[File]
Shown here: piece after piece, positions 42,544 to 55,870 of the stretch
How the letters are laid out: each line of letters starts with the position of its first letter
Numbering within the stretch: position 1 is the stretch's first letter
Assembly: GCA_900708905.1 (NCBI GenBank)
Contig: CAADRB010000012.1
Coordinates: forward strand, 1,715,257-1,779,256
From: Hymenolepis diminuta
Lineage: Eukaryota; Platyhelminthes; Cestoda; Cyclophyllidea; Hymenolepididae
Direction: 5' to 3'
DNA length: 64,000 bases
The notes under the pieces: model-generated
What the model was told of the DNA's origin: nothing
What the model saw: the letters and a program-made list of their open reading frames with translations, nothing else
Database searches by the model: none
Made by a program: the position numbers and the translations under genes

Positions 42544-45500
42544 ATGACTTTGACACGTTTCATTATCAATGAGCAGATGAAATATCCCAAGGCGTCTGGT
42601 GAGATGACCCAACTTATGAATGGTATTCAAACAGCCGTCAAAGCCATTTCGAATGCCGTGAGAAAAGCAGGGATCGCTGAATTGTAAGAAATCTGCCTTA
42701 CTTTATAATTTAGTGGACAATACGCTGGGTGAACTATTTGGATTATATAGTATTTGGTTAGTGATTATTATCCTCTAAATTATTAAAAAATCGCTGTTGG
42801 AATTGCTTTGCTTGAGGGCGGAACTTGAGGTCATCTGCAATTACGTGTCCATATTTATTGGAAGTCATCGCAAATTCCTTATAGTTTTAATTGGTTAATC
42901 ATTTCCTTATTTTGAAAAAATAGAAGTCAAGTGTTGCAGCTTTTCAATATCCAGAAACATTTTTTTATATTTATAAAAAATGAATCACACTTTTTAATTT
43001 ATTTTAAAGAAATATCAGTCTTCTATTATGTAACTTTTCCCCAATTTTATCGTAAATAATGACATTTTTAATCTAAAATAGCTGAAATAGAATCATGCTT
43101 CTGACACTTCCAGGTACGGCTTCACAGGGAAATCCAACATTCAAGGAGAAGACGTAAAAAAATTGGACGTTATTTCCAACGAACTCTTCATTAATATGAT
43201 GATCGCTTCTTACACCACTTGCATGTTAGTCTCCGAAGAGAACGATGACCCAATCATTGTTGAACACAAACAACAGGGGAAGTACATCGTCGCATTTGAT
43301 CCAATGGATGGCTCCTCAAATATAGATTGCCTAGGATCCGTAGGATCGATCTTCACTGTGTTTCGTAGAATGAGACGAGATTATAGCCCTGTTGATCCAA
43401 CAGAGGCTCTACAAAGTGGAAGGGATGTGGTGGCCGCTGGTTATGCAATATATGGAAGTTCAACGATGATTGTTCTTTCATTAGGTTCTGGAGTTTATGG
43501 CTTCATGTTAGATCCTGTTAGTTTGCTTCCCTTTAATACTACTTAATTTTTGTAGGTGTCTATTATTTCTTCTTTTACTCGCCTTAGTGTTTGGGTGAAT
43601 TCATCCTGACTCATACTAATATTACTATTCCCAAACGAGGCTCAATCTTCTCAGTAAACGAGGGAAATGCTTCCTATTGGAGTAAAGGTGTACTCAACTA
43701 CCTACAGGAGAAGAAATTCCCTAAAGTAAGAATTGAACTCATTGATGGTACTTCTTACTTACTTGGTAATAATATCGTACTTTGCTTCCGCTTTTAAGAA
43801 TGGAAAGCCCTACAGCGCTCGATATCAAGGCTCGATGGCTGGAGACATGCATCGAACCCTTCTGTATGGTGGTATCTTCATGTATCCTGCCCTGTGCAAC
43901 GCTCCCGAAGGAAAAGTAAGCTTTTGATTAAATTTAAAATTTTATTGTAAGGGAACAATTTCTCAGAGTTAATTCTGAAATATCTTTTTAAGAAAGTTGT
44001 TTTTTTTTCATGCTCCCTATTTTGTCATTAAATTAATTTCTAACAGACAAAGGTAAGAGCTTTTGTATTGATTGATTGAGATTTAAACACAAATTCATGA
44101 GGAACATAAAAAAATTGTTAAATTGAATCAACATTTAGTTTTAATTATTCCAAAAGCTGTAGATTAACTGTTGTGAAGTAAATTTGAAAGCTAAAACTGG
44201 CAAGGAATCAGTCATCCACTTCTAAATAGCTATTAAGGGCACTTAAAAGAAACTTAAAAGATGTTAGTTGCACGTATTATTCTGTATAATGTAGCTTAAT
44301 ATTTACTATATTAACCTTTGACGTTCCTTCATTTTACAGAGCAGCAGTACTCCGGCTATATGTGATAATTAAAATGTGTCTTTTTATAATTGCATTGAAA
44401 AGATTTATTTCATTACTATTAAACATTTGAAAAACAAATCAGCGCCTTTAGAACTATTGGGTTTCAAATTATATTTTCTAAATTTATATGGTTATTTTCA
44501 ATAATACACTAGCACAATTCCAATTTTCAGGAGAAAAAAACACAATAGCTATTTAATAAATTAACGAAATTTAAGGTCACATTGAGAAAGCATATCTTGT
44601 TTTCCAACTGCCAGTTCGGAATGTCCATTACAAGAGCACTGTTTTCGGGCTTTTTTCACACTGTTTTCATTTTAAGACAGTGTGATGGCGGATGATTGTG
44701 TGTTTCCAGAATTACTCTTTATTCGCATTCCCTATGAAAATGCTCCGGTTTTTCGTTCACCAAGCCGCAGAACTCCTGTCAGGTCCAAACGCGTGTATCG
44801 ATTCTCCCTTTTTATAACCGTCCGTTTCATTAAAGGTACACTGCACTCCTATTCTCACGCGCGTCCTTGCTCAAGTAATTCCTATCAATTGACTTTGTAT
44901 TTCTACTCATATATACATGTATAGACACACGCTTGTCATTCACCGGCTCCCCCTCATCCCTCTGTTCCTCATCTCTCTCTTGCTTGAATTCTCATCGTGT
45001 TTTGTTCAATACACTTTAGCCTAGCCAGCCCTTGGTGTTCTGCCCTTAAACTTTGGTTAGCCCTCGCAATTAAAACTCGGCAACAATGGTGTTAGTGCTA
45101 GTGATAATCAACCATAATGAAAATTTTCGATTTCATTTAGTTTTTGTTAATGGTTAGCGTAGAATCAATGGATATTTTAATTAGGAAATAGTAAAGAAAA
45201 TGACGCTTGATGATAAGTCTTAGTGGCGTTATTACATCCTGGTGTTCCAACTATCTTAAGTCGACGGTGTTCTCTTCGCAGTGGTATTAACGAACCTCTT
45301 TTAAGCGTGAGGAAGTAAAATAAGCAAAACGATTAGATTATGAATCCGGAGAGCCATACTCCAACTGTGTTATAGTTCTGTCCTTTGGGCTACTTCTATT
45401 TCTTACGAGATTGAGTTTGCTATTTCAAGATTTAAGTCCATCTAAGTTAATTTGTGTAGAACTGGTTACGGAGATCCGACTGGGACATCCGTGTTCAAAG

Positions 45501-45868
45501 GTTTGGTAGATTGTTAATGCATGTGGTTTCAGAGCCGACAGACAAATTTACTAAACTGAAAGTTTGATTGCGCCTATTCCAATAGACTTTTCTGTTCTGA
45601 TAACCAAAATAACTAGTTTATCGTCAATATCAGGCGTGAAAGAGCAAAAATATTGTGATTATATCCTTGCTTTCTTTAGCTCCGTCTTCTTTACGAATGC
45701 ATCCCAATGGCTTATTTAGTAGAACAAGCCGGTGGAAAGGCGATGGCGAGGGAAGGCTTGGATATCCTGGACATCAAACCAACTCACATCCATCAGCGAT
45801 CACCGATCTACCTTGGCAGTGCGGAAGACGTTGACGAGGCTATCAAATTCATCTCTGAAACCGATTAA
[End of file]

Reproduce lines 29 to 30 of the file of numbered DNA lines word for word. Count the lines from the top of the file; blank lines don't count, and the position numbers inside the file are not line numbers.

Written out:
43701 CCTACAGGAGAAGAAATTCCCTAAAGTAAGAATTGAACTCATTGATGGTACTTCTTACTTACTTGGTAATAATATCGTACTTTGCTTCCGCTTTTAAGAA
43801 TGGAAAGCCCTACAGCGCTCGATATCAAGGCTCGATGGCTGGAGACATGCATCGAACCCTTCTGTATGGTGGTATCTTCATGTATCCTGCCCTGTGCAAC